OKLAHOMA CITY —
Fiscal responsibility has been restored to state government, Fallin said. A record high of nearly $600 million has increased the state’s Rainy Day Fund from $2 since January 2011.
Frivolous malpractice lawsuits are at a 10-year low for the state, and recent workers compensation reforms have reduced the total cost of claims, Fallin said.
She called for more conversion from state gasoline-powered vehicles to compressed natural gas vehicles. Using CNG cars and trucks will save taxpayers millions of dollars in fuel costs, support energy jobs and grow our state’s revenue, Fallin said.
Fallin praised legislators for consolidating the IT resources of 50 agencies for a savings of $84 million. The state will add another 30 agencies to its list for a potential savings to approach $239 million over seven years, Fallin said.
Fallin also proposed $10 million be allocated to begin a total renovation of the state Capitol building. Her office has noted a $150 million cost for updating the Capitol and making it safe.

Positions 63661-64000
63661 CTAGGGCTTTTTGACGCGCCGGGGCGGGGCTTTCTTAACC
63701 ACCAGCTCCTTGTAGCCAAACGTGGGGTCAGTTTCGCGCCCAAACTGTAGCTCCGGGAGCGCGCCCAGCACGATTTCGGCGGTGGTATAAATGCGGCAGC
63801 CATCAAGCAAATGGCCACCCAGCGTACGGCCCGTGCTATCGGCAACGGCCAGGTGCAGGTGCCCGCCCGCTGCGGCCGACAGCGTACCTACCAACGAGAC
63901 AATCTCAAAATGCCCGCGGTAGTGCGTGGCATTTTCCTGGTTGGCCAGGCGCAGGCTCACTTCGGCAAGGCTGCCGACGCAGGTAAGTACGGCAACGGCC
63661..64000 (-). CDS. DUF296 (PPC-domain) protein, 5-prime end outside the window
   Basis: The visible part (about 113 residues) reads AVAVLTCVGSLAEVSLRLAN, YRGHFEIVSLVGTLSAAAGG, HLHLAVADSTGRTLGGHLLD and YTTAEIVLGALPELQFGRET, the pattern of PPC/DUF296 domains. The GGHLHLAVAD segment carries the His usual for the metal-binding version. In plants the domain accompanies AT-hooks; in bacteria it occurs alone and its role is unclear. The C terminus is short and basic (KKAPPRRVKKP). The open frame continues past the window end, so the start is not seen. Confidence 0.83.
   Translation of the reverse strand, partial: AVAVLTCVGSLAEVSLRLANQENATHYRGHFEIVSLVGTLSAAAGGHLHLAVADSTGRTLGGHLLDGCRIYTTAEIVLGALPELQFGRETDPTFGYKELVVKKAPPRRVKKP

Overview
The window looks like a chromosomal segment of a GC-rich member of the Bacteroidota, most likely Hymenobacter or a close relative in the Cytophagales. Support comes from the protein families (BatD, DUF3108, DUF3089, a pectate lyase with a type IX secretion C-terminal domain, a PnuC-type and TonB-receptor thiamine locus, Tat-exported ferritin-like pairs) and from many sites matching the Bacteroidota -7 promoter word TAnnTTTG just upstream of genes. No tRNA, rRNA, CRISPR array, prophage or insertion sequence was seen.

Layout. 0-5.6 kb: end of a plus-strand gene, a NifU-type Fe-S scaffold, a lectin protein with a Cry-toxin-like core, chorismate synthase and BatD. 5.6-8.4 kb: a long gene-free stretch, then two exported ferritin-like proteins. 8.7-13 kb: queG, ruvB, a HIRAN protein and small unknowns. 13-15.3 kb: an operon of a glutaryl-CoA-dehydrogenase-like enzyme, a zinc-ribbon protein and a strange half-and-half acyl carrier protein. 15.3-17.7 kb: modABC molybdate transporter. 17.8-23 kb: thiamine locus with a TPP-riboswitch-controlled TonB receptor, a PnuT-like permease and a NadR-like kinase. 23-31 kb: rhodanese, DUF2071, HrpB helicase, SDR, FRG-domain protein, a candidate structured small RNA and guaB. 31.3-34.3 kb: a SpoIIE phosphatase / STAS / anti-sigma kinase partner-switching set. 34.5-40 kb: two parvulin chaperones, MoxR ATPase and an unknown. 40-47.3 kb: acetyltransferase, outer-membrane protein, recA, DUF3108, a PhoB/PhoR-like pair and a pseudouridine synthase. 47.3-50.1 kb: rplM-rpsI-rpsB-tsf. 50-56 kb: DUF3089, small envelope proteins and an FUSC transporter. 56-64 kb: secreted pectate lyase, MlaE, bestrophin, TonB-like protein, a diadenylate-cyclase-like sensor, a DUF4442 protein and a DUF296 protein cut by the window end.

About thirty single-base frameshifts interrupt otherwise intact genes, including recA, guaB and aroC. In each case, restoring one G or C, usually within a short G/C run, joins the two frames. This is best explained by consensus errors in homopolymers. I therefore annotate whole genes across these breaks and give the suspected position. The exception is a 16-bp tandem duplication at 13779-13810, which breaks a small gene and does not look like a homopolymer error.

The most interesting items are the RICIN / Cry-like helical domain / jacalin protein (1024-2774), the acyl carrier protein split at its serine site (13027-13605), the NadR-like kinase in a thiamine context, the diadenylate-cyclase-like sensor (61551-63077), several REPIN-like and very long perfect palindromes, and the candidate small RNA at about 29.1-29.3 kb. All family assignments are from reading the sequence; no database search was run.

“The Capitol is the symbol of our state, a place of business, a living museum dedicated to preserving Oklahoma’s history, its literature and its art work,” Fallin said. “It’s not right for our visitors to come to the Capitol and see construction cones and barriers outside — to have crumbling facades from the top and a faulty sewer system that stinks.”
In addition, Fallin pledged to work for more affordable and accessible health care and health insurance options.
“Of course, when we talk about health, we need to remember mental health as well,” Fallin said.
She proposed a $16 million increase for the Department of Mental Health and Substance Abuse Services for programs such as the Systems of Care Initiative to assist children and families of children with emotional disturbances.